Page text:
1 store-bought graham cracker pie crust
2 containers ice cream (1.5 quarts or half gallons; I like a layer of chocolate and some kind of vanilla/caramel combo)
1/8 tsp. cream of tartar
2 Tbsp. powdered sugar
1 cup sugar
1/2 tsp. pink food coloring (optional)
1 cup semi-sweet chocolate chips
1/3 cup heavy cream
- Soften one container ice cream until just spreadable. Scoop onto the graham cracker pie shell trying to keep it in a dome shape. Freeze until hard. (Now’s the time to leave out the other ice cream container to soften.)
- Top the first layer of ice cream with the second just softened ice cream, keeping the dome shape. Freeze until hard.
- In a large mixing bowl, separate the eggs adding the whites into the bowl and discarding the yolks. With a blender whip the egg whites until they become frothy.
- Add the cream of tartar, food coloring, and powdered sugar into the egg whites, then gradually add in the sugar and continue to beat until stiff. (The mixture should form peaks when you dip a spoon into it and then pull it out.)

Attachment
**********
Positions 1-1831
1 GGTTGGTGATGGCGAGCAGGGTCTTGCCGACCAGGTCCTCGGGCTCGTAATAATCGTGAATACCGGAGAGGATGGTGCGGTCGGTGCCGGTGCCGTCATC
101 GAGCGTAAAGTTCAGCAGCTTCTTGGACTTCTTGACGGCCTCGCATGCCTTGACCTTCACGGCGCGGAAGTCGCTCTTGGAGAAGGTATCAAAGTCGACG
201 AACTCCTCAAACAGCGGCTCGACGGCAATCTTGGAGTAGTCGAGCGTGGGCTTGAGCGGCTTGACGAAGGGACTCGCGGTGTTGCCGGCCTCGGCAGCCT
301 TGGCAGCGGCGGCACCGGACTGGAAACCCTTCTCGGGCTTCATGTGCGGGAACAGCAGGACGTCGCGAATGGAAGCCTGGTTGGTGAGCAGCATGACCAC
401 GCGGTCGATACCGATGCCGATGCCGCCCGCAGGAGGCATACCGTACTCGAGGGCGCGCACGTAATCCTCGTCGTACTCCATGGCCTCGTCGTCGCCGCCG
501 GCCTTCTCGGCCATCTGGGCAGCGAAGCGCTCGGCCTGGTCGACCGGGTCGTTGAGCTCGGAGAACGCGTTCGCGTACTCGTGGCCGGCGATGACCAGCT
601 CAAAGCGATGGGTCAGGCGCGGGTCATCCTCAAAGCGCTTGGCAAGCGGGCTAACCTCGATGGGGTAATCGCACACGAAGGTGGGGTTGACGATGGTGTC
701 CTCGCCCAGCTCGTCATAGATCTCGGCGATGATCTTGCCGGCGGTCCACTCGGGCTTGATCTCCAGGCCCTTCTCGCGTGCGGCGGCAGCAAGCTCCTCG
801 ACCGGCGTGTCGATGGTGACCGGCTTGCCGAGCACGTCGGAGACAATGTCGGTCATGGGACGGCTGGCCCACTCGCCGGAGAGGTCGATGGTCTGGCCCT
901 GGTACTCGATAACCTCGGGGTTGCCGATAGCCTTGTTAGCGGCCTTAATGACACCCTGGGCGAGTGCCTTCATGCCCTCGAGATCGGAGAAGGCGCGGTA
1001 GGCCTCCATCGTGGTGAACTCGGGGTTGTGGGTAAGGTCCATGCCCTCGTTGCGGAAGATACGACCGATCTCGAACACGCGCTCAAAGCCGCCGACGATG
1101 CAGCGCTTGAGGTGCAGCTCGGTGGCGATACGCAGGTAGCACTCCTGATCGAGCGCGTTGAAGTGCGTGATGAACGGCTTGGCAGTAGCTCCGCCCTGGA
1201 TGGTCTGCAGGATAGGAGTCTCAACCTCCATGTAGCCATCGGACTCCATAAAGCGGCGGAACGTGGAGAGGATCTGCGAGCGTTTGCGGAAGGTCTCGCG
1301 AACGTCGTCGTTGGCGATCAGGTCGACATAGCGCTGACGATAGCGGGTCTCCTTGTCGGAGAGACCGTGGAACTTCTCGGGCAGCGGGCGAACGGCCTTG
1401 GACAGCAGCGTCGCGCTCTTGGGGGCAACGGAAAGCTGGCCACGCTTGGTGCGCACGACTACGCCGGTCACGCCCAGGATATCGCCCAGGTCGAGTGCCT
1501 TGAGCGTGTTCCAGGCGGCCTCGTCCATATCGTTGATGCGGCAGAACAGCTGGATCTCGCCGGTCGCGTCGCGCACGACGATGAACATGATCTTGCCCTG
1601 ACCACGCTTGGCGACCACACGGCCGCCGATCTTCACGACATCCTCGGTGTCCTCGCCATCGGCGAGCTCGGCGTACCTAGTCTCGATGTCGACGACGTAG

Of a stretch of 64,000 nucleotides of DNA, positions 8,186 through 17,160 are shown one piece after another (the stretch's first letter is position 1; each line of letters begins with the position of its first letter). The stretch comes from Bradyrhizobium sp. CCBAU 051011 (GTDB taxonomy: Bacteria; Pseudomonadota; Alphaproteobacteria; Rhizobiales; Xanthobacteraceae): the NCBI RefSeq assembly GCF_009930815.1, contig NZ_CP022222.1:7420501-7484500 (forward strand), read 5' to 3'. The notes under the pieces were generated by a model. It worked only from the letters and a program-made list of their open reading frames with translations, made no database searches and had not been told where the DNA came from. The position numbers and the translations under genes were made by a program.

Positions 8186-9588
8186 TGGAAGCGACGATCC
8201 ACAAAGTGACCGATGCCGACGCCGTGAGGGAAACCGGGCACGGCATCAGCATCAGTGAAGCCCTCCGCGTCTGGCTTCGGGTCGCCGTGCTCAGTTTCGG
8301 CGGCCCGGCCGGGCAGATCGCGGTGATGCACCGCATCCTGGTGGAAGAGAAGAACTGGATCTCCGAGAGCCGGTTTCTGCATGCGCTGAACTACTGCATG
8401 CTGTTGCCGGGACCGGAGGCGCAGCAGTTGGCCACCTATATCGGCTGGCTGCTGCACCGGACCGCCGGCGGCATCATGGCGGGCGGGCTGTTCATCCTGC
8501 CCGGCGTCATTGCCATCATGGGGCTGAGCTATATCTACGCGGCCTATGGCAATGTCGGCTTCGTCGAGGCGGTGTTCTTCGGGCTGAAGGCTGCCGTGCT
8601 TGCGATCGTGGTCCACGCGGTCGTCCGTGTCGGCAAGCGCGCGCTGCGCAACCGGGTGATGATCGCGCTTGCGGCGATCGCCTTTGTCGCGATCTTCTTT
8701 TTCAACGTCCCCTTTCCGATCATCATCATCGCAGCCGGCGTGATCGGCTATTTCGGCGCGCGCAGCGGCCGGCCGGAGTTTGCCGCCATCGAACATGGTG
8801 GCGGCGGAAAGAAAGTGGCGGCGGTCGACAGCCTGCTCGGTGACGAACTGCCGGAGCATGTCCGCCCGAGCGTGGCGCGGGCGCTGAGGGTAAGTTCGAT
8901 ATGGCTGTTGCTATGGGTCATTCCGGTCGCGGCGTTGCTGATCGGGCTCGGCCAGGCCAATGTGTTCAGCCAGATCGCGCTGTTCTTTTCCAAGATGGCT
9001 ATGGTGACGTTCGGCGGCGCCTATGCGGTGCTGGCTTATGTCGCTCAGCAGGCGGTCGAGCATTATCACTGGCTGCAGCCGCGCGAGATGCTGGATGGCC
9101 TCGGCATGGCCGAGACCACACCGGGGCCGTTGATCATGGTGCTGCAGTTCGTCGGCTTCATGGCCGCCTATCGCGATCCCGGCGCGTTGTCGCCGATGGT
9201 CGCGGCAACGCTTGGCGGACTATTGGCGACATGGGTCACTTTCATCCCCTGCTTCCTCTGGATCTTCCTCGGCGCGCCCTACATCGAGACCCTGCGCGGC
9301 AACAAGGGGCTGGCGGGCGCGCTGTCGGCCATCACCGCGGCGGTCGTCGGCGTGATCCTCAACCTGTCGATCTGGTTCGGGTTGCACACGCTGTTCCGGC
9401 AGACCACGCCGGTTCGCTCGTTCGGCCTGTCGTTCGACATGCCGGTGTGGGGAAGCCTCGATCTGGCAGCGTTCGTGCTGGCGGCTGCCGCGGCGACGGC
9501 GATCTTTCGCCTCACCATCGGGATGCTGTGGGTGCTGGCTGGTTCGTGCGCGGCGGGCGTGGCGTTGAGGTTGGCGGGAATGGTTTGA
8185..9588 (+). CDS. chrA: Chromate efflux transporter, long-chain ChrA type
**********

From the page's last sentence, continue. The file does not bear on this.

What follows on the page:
- Preheat the oven to 425 degrees F and get everything ready. Clear out the freezer since you’re going to need to put your Baked Alaska inside in a hurry.
- Take the ice cream base out of the freezer and place it on a baking sheet. Quickly put the meringue all over the ice cream trying to cover it completely to the graham crackers edges. Have fun with it–create swirl shapes and peaks.
- Put the cake into the oven for 3 minutes. Watch carefully and remove as soon the the meringue peaks begin to cook.
- Stash in the freezer right away.
- Freeze overnight before serving.
- Make the sauce by melting together the chips and the heavy cream in a glass dish in the microwave. Allow to cool.
- Let the Baked Alaska sit out the freezer for 10 minutes before cutting. Run the knife under hot water before trying to cut each piece.